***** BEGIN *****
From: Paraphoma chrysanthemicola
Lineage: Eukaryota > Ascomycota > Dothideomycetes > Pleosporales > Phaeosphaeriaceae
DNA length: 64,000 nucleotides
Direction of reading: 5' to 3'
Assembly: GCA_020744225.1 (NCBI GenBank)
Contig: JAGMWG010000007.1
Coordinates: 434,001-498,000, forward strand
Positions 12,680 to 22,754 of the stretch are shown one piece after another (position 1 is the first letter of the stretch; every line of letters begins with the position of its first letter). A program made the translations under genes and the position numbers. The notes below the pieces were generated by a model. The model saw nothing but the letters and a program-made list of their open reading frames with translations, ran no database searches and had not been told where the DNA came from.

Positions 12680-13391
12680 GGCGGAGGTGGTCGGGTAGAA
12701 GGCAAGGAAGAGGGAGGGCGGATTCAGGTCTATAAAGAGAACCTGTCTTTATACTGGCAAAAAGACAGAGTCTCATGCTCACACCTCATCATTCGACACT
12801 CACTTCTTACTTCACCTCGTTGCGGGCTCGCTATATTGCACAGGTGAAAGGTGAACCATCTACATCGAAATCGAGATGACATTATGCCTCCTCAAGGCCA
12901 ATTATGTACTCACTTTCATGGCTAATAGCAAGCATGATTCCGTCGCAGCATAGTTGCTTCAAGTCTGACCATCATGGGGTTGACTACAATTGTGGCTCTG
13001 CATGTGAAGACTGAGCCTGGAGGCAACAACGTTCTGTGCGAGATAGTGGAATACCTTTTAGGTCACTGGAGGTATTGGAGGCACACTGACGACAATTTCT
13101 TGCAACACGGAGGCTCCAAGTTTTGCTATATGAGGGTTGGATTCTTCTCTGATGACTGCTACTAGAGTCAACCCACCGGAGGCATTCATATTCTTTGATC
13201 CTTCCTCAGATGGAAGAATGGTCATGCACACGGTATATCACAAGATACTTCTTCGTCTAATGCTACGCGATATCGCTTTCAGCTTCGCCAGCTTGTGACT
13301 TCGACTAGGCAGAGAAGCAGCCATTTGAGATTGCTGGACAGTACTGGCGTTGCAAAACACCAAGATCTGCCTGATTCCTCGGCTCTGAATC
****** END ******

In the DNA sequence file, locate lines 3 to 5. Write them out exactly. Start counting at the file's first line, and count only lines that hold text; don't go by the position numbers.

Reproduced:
DNA length: 64,000 nucleotides
Direction of reading: 5' to 3'
Assembly: GCA_020744225.1 (NCBI GenBank)